6. An electron emitting device in accordance with claim 5 in which the first body is of a thickness of between 1 and 4 microns.
7. A method of making an electron emitting device comprising the steps of
epitaxially depositing on a substantially flat substrate of single crystalline gallium arsenide a layer of single crystalline indium gallium phosphide,
epitaxially depositing on said indium gallium phosphide layer a layer of single crystalline gallium arsenide which is thicker than the indium gallium phosphide layer,
and then removing at least a portion of said substrate to expose at least a portion of said indium gallium phosphide layer.
8. The method in accordance with claim 7 in which the substrate is removed with an etchant which etches gallium arsenide but not indium gallium phosphide.
9. The method in accordance with claim 8 in which the etchant is Caro's etch.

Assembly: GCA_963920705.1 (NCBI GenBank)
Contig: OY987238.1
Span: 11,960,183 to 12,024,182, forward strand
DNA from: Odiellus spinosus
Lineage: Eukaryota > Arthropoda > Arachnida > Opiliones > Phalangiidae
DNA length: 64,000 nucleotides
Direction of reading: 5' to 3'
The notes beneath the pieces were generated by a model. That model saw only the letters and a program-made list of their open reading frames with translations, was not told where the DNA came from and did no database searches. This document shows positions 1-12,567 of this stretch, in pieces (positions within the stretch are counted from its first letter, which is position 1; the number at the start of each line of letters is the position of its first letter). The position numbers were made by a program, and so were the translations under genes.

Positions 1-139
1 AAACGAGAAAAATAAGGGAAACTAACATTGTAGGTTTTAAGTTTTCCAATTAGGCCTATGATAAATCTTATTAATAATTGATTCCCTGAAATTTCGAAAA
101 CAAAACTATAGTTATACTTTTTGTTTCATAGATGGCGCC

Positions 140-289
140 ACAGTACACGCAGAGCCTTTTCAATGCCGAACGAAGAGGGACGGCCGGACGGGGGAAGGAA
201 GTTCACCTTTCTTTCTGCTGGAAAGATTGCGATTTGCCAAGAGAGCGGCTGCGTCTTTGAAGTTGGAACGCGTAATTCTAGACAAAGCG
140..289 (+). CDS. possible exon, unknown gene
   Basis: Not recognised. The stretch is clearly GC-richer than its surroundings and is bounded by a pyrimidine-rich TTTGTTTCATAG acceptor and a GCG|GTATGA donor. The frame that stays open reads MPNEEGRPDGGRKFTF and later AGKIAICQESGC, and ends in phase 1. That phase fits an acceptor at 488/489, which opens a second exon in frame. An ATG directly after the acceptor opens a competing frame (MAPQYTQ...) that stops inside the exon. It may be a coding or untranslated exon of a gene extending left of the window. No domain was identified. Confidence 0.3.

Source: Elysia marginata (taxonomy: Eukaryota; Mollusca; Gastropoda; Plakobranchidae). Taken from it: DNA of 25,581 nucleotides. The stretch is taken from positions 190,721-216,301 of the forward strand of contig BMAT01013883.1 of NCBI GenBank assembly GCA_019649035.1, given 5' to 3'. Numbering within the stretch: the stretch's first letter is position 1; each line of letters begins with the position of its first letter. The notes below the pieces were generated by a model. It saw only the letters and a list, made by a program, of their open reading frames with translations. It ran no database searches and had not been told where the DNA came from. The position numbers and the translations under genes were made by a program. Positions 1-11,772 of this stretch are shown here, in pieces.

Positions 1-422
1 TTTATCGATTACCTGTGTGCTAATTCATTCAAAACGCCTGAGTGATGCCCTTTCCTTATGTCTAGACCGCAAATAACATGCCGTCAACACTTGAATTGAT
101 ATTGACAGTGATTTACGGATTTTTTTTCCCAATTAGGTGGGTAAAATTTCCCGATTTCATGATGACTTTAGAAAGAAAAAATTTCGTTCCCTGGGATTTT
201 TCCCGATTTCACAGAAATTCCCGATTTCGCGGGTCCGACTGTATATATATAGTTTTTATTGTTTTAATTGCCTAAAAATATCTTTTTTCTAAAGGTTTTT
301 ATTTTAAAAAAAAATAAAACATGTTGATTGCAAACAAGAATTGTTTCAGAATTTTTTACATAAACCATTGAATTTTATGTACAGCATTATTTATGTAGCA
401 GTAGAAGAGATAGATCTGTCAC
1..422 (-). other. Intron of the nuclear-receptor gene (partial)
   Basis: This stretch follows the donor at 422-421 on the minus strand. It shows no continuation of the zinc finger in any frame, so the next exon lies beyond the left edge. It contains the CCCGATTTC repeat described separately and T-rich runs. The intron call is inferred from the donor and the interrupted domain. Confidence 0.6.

10. The method in accordance with claim 8 in which the layers are epitaxially deposited by vapor deposition from a gas containing the elements of the layer.
11. The method in accordance with claim 7 including depositing a layer of a work function reducing material on the gallium arsenide layer.
Description
BACKGROUND OF THE INVENTION

The invention described herein was made in the course of, or under, subcontract 11-6604 with the U.S. Atomic Energy Commission.

The present invention relates to an electron emitting device and particularly to such a device which can be used as a transmission secondary emission dynode.

Transmission secondary emission dynodes have heretofore been fabricated from single crystalline gallium arsenide. For example, such a dynode is shown and described in U.S. Pat. No. 3,478,213 issued to R. F. Simon et al., Nov. 11, 1963, entitled "Photomultiplier Or Image Amplifier With Secondary Emission Transmission Type Dynodes Made of Semiconductive Material With Low Work Function Material". As described in this patent, the dynodes are thin layers of single crystalline gallium arsenide having on one side a layer of a work function reducing material to achieve negative electron affinity.